Caymans-based Maples and Calder and Channel Islands-based Carey Olsen are the latest offshore giants to team up following in the footsteps of Walkers and Mourant du Feu & Jeune, who are in merger discussions.
The arrangement will see the firms cooperate in relation to offshore legal work, but falls short of the recent trend towards full-scale mergers between offshore law firms.
Henry Harford, managing partner of Maples’ London office, explained that there were “significant parallels” between the two firms and the agreement was “similar to the ‘best friends’ business model adopted by a number of leading London firms”.
As part of the agreement, Maples and Calder will stop practising Jersey law, with its Jersey clients referred to Carey Olsen. Maples’ Jersey office will, however, remain open and will continue to advise on Cayman law.
Negotiations are ongoing, but Maples expects its Jersey lawyers to either relocate within the firm’s international network or move across to Carey Olsen.
Managing partner of Carey Olsen’s Jersey office Alex Ohlsson said: “We prefer this approach to that of establishing small presences in other offshore jurisdictions where it is hard to compete effectively with existing firms.”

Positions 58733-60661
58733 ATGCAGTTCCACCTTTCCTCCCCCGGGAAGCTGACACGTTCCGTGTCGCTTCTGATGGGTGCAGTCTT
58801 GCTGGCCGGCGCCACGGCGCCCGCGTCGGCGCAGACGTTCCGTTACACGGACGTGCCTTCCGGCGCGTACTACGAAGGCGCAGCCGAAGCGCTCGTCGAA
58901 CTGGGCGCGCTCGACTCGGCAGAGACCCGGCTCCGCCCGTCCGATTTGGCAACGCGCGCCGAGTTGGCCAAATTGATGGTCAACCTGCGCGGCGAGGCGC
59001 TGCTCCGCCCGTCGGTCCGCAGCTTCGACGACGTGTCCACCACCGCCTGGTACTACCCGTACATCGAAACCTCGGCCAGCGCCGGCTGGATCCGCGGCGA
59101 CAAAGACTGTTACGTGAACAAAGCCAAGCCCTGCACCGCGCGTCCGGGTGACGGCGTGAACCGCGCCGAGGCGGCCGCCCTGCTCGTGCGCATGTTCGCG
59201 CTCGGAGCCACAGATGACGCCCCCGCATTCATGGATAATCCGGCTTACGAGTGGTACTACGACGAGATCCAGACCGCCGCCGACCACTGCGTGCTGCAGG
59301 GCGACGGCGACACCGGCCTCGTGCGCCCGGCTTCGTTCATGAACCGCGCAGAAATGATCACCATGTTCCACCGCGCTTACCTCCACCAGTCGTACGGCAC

The announcement comes as the offshore market waits to see whether offshore giants Walkers and Mourant du Feu & Jeune will merge. As revealed in The Lawyer (22 October), the firms have confirmed that they are in merger discussions.
If successful, the combination would create a 300-lawyer offshore powerhouse firm, far surpassing the current offshore leader Maples, which stakes a claim to 210 lawyers.
Carey Olsen is the largest law firm based solely in the Channel Islands, with 100-plus lawyers and offices in Jersey, Guernsey and London. Maples and Calder has seven offices across the British Virgin Islands (BVI), Caymans, Dubai, Hong Kong, London and Jersey.
In particular, the agreement focuses on sharing expertise between Carey Olsen’s Jersey and Guernsey offices and Maples’ expertise in relation to Cayman Islands and BVI law.